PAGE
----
Sprint lost 348,000 postpaid phone subs in its final quarter

Sprint
There's speculation that T-Mobile pre-reported Sprint's final earnings because the sale of Sprint's Boost brand to Dish is imminent. (Monica Alleven/FierceWireless)

T-Mobile pre-released some of Sprint’s final numbers in advance of its first quarter 2020 earnings report this week, which will be the first combined report for T-Mobile and Sprint.

During the first quarter, Sprint lost 348,000 postpaid handset subscribers, and postpay churn increased 1.86% year over year, according to an SEC filing.

Prepaid net losses were 10,000, and prepaid churn increased 4.41%. Overall, total end-of-period Sprint connections were 54.7 million, up slightly from last year's 54.5 million.

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T-Mobile and Sprint completed their merger on April 1. T-Mobile said the standalone Sprint results were calculated using Sprint's pre-merger reporting policies, and it plans to release Sprint's stand-alone final financial results later in May once an audit is completed. It noted that “the customer results presented here will end up being materially lower once T-Mobile reporting policies are applied and Sprint prepaid brands are divested.”

Analysts didn’t seem too concerned about Sprint’s weak numbers for its final quarter.

Prepaid brands

Wells Fargo analyst Jennifer Fritzsche wrote, “There was speculation this was reported now because the sale of the prepay operations (Boost) to Dish could be close.”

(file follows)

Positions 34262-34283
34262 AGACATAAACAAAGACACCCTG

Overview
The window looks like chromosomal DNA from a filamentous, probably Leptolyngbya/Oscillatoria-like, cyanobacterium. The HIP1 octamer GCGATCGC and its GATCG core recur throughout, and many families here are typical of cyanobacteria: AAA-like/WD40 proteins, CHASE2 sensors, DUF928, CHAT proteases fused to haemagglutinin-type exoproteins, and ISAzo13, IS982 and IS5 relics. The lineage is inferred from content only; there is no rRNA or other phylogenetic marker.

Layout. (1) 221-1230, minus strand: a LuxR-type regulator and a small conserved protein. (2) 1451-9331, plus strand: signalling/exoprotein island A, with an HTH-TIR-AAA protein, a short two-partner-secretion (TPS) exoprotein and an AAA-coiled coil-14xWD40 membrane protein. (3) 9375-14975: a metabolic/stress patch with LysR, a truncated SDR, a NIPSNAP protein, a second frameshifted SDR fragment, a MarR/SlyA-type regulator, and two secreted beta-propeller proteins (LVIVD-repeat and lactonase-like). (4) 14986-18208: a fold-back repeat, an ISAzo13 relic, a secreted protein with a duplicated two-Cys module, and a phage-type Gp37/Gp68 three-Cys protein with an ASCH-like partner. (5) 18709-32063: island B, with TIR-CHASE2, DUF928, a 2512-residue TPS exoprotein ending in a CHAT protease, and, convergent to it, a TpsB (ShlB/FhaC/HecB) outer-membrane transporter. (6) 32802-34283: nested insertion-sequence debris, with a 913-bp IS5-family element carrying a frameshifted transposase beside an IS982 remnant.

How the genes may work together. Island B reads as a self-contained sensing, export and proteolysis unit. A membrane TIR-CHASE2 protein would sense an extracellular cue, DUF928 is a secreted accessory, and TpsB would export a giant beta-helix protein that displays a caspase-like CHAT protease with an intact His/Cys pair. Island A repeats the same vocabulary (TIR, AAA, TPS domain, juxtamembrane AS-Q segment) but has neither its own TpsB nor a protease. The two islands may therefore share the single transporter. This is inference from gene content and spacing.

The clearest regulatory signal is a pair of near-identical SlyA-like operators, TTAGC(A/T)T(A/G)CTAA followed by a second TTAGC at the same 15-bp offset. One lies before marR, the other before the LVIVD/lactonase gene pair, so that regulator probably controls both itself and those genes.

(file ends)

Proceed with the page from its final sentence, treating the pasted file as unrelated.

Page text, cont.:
In the meantime, before that $1.4 billion sale of Boost to Dish happens, T-Mobile is doing a lot of housecleaning and consolidating in regard to its prepaid retail businesses. It’s been closing hundreds of its Metro by T-Mobile prepaid stores.

RELATED: T-Mobile closing hundreds more Metro stores: reports

When Dish Network buys Boost, Dish will run Boost on T-Mobile’s network. Analysts surmise that as long as Boost subscribers are running on T-Mobile’s network, garnering wholesale revenues for T-Mobile, there’s no reason for T-Mobile to keep Metro stores open next door to Boost stores.

T-Mobile’s network

T-Mobile is moving forward with its transition to the New T-Mobile at a steady clip. Former CEO John Legere recently left the T-Mobile board of directors earlier than expected.

RELATED: T-Mobile’s network build ‘on track’ despite COVID-19

The company’s new CEO Mike Sievert has grabbed the reins. Even though he’s taken over during the unfortunate time of the coronavirus. Sievert has said that COVID-19 is not going to slow T-Mobile down.

“We believe T-Mobile U.S. has a tremendous opportunity here to run with its messaging,” wrote Fritzsche. “With that big empty plane of spectrum, T-Mobile could come to the market with a compelling plan that could put the pressure on the largest two incumbents. But key to all this is to get moving on 2.5 GHz (fast). In this regard, Neville Ray and Dr. John Saw are arguably the most crucial players in the C-suite right now.”

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